Big boys should rise to South Africa test
India's big boys have never been needed more, writes Ravi Shastri.india Updated: Jan 03, 2011 23:44 IST
I have a feeling South Africa have put 60 extra runs on the board. The Newlands track has enough in it for the bowlers. The hosts also have the advantage that the visitors bat last on this track.
Sure, the Newlands pitch helps batsmen on Day Two and Three. It's best for the batsman on these two days. But India first need to match and then aim to build up a sizeable lead. I don't think the track will be of help in this mission for the visitors. Jacques Kallis thus is a hero to have done so well on this pitch. He came in at a precarious situation and held one end up stoically. He cut out the flourish and aimed at rebuilding the innings. He found useful partners along the journey. Without him, South Africa's cause was as good as lost.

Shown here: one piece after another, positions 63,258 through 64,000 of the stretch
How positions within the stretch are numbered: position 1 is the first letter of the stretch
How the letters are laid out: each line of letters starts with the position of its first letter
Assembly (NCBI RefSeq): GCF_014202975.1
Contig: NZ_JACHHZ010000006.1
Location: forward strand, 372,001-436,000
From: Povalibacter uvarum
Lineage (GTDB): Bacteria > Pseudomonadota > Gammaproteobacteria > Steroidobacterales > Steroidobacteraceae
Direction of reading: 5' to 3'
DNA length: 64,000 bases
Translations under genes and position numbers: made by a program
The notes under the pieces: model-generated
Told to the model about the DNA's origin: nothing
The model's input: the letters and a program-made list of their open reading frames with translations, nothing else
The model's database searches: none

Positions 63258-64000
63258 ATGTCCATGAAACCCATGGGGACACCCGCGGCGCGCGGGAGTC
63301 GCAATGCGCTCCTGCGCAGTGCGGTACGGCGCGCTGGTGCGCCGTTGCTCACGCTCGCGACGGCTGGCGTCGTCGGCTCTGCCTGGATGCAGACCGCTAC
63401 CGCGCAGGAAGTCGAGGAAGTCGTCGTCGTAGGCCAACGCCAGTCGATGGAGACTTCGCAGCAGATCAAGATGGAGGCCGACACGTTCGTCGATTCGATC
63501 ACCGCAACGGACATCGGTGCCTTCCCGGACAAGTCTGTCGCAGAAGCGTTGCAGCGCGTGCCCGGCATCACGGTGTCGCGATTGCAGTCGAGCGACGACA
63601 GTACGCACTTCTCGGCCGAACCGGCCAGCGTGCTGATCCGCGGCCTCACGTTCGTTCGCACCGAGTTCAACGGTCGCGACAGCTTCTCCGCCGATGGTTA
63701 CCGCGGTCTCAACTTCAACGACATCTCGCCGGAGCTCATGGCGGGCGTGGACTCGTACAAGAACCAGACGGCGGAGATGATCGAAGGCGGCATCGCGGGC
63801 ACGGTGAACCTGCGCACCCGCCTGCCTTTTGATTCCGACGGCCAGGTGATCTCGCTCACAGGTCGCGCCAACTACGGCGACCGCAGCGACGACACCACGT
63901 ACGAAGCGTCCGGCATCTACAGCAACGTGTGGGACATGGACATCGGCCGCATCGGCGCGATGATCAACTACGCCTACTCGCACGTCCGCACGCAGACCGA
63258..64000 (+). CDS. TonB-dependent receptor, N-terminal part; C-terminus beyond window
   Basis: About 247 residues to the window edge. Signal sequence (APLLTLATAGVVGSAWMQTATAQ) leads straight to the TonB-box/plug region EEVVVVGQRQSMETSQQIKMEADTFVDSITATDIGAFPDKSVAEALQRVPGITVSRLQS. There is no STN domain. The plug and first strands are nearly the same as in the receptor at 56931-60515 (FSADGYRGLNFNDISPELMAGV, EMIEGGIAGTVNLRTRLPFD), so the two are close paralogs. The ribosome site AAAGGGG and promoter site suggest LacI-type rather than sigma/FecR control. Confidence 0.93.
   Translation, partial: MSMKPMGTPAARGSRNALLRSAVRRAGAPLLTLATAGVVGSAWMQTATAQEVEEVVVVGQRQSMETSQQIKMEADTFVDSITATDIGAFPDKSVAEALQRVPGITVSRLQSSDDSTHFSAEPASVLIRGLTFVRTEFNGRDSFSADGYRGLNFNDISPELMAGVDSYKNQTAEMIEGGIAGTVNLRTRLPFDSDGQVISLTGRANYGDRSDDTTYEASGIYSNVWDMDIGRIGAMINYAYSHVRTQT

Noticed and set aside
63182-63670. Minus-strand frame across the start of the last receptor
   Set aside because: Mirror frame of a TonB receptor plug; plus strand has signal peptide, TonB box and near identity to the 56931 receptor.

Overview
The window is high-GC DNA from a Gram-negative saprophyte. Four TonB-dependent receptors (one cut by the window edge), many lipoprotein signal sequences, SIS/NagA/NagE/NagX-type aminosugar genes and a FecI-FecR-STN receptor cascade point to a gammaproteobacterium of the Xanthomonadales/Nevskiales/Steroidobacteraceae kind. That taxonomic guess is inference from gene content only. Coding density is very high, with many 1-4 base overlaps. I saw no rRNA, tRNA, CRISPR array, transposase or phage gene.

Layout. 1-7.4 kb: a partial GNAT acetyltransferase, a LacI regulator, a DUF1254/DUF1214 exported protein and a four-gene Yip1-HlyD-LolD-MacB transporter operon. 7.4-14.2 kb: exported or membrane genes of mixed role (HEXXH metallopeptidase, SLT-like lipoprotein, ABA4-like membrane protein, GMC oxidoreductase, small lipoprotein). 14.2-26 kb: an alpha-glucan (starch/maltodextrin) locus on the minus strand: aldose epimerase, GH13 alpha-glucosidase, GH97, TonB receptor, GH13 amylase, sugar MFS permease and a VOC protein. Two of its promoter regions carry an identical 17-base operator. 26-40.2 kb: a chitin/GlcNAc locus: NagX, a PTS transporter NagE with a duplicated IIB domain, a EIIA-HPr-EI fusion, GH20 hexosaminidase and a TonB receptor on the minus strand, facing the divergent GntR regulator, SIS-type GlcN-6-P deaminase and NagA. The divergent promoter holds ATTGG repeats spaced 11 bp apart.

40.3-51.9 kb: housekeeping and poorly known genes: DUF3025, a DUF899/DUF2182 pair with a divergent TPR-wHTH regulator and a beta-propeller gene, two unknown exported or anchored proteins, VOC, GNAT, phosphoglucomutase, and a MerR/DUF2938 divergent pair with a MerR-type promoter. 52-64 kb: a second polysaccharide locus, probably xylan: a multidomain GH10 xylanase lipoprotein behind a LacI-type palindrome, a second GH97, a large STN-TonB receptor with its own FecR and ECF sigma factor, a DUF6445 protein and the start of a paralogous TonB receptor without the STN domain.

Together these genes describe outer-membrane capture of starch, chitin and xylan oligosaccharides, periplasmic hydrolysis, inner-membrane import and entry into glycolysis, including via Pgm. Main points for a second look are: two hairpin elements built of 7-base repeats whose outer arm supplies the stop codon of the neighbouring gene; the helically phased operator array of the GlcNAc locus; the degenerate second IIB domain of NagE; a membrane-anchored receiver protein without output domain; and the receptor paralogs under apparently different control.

India also were perked up by Sreesanth. He wears his aggression on his sleeve and, quite often, makes news for the wrong reasons. Here, he did it for all the right reasons. He thrives when people react. Graeme Smith might have done himself and his team no favour by needling the Indian in the second Test.
It is fair to say South Africa finished the first day on a high. They had Kallis building up that interesting partnership with Ashwell Prince. South Africa justifiably looked at 400 as they retired for the day on Saturday.
Sreesanth ensured it didn't happen. Skipper Dhoni sensed his man for the moment and didn't give Ishant Sharma more than an over with the second new ball. Clearly India need a big first innings. Sehwag's early departure hasn't helped. Sehwag has had a few starts in this series but he hasn't been able to stamp his authority. India can't afford to fall too far behind. In that respect, the third day could have a critical bearing on the Test — and the series.
India's big boys have never been needed more.